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Centers for Disease Control and Prevention

Photo from Deposit Photos

By Daniel Dunaief

In a nod to the herd immunity from a combination of illnesses and vaccinations in the population, the Centers for Disease Control and Prevention is widely expected to reduce the recommended number of days of isolation after a positive test to one day from five days.

Even as most of the population has returned to a normal life after the pandemic — toughing through colds with relatively mild symptoms at work and staying home, for the most part, when symptoms become severe — the CDC had urged Americans to remain isolated for five days.

“Covid has diminished as a real threat for the majority of people,” said Dr. Sharon Nachman, Chief of the Division of Pediatric Infectious Diseases at Stony Brook Children’s Hospital. “The responsiveness between vaccinations and multiple events [such as infections] is reasonable to prevent hospitalization and death in most people.”

In addition, Covid treatments, such as Pfizer’s Paxlovid, have become effective in reducing the severity and duration of symptoms.

The CDC likely couldn’t have provided such guidance a year ago, but, for most people, the consequence of contracting the virus that altered the course of life for people for several years, has been less problematic for their health, doctors said.

Despite ongoing illnesses and symptoms, people have become less likely to test for Covid.

“Insurance companies used to pay for eight per month, but now, people just buy one [test box] at a time,” said Michael DeAngelis, the owner of Village Chemist in Setauket.

Dr. Sunil Dhuper, chief medical officer at Port Jefferson’s St. Charles Hospital, understood the CDC’s decision, with an important warning.

“The rationale behind changing the timing of isolation guidelines is based on looking at the evolving severity of cases,” Dhuper said.

“People who are younger get more mild levels of illness and recover,” he added.

Concerns for the elderly

“The disease is beginning to behave more and more like other respiratory viruses, but we are not there yet,” Dr. Dhuper cautioned, particularly for those who are over 65.

Hospitalization for people who contract Covid is 11.2 per 100,000 for people over 65, compared with 6.9 per 100,000 in the week ending Feb. 10, according to data from the Centers for Disease Control and Prevention. 

The mortality for those over 65 from Covid is higher than for the flu, Dr. Dhuper said.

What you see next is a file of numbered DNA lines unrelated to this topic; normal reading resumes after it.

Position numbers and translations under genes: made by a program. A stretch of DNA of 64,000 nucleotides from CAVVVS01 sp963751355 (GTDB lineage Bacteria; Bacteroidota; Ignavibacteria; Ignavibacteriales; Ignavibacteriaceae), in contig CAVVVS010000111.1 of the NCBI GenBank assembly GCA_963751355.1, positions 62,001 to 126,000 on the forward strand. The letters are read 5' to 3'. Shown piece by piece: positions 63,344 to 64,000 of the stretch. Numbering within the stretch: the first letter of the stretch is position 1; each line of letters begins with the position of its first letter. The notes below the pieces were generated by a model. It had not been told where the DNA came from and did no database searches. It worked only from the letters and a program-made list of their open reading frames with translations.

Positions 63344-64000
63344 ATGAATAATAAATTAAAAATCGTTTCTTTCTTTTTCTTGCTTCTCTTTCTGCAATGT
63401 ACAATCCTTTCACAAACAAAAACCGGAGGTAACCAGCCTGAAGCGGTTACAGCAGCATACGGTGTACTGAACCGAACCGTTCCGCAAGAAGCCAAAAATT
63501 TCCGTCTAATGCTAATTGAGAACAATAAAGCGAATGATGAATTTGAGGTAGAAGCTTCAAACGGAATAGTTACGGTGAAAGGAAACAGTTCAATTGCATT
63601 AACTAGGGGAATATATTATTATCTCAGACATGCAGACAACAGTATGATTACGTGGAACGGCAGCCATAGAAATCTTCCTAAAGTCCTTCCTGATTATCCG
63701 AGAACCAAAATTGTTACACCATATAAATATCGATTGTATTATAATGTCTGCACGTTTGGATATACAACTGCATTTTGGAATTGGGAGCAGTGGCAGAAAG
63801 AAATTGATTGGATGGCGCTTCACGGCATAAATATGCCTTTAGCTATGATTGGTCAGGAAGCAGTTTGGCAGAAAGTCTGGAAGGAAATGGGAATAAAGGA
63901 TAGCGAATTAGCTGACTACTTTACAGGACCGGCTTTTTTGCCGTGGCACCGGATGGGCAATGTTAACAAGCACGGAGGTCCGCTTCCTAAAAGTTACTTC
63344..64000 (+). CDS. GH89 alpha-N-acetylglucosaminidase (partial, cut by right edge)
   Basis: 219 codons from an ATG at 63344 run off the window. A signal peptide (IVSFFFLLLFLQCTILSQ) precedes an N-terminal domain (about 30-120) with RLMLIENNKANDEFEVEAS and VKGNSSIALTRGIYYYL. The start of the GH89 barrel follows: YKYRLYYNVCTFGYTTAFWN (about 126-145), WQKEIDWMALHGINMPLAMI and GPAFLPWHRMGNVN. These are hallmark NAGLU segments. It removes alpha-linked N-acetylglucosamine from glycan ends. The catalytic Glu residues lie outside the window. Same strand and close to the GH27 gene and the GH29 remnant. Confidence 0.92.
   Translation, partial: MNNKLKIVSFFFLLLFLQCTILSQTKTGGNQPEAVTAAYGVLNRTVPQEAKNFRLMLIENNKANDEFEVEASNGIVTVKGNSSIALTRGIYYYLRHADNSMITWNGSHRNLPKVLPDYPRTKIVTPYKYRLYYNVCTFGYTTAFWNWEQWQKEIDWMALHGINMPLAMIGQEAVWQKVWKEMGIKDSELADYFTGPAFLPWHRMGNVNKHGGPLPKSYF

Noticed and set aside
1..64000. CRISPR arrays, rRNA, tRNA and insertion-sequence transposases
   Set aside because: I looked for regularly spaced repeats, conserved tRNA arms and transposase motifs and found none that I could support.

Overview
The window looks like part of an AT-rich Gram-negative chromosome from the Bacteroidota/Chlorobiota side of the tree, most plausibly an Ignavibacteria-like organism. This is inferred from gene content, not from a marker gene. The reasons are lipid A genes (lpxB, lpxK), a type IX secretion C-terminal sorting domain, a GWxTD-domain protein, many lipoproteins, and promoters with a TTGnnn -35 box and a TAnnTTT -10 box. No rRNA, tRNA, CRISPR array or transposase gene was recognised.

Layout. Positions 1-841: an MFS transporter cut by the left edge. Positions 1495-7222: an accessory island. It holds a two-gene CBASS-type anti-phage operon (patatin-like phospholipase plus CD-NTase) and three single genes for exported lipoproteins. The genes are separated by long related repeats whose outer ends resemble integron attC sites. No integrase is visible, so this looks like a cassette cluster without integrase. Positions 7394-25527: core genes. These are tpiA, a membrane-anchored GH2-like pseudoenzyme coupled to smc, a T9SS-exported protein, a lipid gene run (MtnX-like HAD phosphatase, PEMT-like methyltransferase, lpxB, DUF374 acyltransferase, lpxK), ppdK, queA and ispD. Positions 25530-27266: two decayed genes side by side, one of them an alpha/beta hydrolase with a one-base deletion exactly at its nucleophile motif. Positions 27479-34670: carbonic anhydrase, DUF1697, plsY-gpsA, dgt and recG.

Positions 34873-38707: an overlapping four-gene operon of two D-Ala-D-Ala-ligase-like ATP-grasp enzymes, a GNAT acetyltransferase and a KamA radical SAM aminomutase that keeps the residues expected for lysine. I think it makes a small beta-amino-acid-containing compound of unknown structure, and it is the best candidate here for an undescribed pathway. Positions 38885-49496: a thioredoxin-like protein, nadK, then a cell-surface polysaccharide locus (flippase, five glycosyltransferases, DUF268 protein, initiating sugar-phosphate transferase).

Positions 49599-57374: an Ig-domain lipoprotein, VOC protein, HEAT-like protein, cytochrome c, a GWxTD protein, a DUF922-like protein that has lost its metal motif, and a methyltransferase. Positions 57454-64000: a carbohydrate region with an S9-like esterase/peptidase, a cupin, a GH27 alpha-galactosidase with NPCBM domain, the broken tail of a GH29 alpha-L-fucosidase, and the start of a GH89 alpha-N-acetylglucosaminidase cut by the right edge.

“We have to be a little cautious, sending a message to the community that you can continue to do what you want to do,” Dr. Dhuper said. “When they are around the elderly” people, particularly those who might have symptoms even if they haven’t been tested, should consider wearing masks or keeping their distance.

The incidence of Covid, among other illnesses, climbed after the December holidays and the start of 2024, as people traveled to visit with family or on vacations. Those numbers have come down, although the upcoming spring break from secondary schools and colleges raises the possibility that illnesses could climb again, doctors predicted.

Be careful of grandkids

While the public may not want to hear it, Dr. Dhuper expected that it might take another five years before Covid reaches a comparable level of potential risk to the elderly as the flu, which could also present a risk to people’s health.

Dr. Dhuper urged those who have symptoms to test themselves for Covid. Even if they don’t isolate themselves for more than 24 hours, they should be cautious around vulnerable groups.

Dr. Dhuper’s advice to grandparents is to “be careful when you’re around your grandkids, because they are like petri dishes, harboring tons of infections.”

While for many people in the community, Covid has become like white noise, it’s still causing medical problems and leading to some hospitalizations, the St. Charles doctor added.

Any change in isolation guidance from the CDC should come with an asterisk that “yes, we are changing the guidelines, but people should still exercise precautions,” Dr. Dhuper said.

Vaccination research

Amid discussions related to vaccines, Dr. Nachman added that several compelling papers have demonstrated that people who are up to date on their vaccines, including flu, are at lower risk for dementia.

The link between vaccinations and overall brain health is unclear, and it is possible that people who receive vaccines also have a lifestyle that reduces the risk of developing dementia.

“We have an aging population in New York, particularly on Long Island,” said Dr. Nachmman. “If we want to keep them healthier longer, getting appropriate medical care, including vaccines, is probably helpful.”

Pixabay photo

By Aramis Khorso

The ongoing struggle between adolescents and suicide problems has become increasingly prominent in recent years. According to the Centers for Disease Control and Prevention, suicide has been among the top three leading causes of death for children and young adults ages 10 through 34.